Inclusiveness – People are communal by nature, but we also need our personal space.  Where boundaries provide us comfort,  barriers produce a sense of confinement and isolation.  At its inception, golf was not a game played behind walls.  It was a game that was played at the community center, respectfully intermingled with other community activities.  The new wave of community golf projects revive the spirit of inclusiveness by integrating with their surroundings and embracing a multi-use approach to recreation.  From a golf perspective, they also foster inclusiveness by promoting play of all ages and skill levels.

Architectural Interest – In creative endeavors, the difference between good and great is often attention to detail and a refusal to settle.  Golf architecture and maintenance are no different than any other creative endeavor.  Players may not know much about GCA, but they know great when they see it.  It is evident to all when someone cares about their work.  The architects, superintendents and operators within this movement are clearly unwilling to settle for less than the best that their budgets will allow.

Fun – The game of golf is the greatest form of recreation ever invented.  If the experience of golf relentlessly beats players down though, it can hardly be considered recreation.  Plain and simple, to recreate, players need fun.  Challenge and exercise are wonderful, but without fun, what is the point?  These community golf courses are bringing back the fun of the game, much of which has been lost in the chase after “championship” golf.

Sustainability – This word has been used so widely as to be nearly meaningless.  For community golf, a more narrow definition is appropriate.  In order to be embraced by its community, a golf course must be in harmony with its surroundings and ecologically responsible.  It must also be operated and maintained in such a manner as to be economically viable.  There is a fine line between a valuable community resource, and an unsustainable burden.  The courses in this new movement are working mindfully and diligently to make sustainability more than an empty platitude.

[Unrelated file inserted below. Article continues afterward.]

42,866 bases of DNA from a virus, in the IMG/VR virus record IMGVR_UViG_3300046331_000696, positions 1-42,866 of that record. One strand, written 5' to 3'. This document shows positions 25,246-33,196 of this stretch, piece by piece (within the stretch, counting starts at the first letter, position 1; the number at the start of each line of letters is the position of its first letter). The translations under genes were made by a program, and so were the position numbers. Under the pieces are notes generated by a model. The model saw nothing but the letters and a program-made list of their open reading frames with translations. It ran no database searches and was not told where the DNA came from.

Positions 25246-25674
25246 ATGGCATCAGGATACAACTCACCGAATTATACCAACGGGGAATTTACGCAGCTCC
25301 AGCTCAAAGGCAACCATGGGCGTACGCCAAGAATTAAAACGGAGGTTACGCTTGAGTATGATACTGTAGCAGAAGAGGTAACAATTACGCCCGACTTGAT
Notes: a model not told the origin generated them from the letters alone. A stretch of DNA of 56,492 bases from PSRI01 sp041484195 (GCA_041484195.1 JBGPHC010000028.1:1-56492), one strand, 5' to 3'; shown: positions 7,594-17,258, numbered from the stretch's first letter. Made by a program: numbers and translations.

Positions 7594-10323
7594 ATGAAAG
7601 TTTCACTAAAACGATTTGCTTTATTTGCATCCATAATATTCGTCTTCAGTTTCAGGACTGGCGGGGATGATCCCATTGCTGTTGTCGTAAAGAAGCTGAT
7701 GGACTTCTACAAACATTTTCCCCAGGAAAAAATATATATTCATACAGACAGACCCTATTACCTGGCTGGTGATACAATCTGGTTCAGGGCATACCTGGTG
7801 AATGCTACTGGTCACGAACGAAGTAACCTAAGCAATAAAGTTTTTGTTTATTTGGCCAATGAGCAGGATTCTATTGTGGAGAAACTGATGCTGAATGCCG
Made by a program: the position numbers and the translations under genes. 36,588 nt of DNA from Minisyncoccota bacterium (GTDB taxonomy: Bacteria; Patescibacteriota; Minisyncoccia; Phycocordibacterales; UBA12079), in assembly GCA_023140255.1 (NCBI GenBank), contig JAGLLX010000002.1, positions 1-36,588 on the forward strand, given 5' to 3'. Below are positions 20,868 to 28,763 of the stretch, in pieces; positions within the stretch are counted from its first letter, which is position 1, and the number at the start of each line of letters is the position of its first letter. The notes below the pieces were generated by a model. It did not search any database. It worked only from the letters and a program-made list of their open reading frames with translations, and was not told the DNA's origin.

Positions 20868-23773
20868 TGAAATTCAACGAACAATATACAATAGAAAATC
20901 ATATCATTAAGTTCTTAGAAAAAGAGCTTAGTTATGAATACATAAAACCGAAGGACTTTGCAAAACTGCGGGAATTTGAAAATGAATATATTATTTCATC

These principles are powerful, but they do not fill in all of the blanks.  I went looking for answers next in my own experience.  Although golf took hold for me during my caddie days at Old Elm Club, that is not where I originally learned to play.

My first exposure to golf was playing with my dad and grandpa on the Fort Sheridan Army Base course near my home.  The base and course no longer exist, but my memories remain.  The Fort Sheridan course wound through the base among the barracks and military hardware.  My dad would drop my ball at the 100 yard marker, and I would play in with a sawed-off 9 iron and putter.  On those afternoons, experiencing “guys time” and the thrill of the ball disappearing into the hole, I fell in love with the game.

Old Elm was the place where my mind was opened to just how special golf can be when played over a course created by men like Colt and Ross, but it was on the scruffy links of Fort Sheridan that the game captured my heart.

Perhaps that is why it strikes me that this community golf movement is a revival.  It is a revival of the Scottish spirit of the game, embodying the principles of inclusiveness, architectural interest, fun, and sustainability.  More powerfully though, it is a revival of the love in each of our hearts.  The first love that was born the day that we initially experienced the feeling of a well-struck shot and a ball falling into the cup.

What’s your take?  As I explore The Revival further, I’d love to hear from you.  Share your thoughts, feelings, and observations in the comments below.


Going forward, much of my focus here will be on following The Revival as it takes shape.  I will profile the courses, and interview the revivalists who are breathing new life into community golf in America – the champions, the architects, the players.  Stay tuned for much more to come.

THE COURSES

Community golf is getting more airtime thanks to Matt Ginella and others.  Golf Channel video links are available on my GCA video page.

This is the YouTube channel that I have created to track these course and the various revival projects taking place around the country:

 

I have also started to compile a map of community golf courses that are attempting to uphold the principles of inclusiveness, architectural interest, fun and sustainability.  Is your favorite community course helping to revive the spirit of the game?  Let me know about it so that I can add it to the map (and the hit list to visit).

THE REVIVALISTS

There are some truly talented folks giving their time, energy and expertise to these community golf courses.  Their passion for reviving the spirit of the game is inspiring.

This is an exciting time for the game of golf.  Please join me in supporting the Revival by spreading the word about these courses, and the people who are working hard to make them thrive.


MORE GEEKEDONGOLF ADVENTURES

 

 

Copyright 2016 – Jason Way, GeekedOnGolf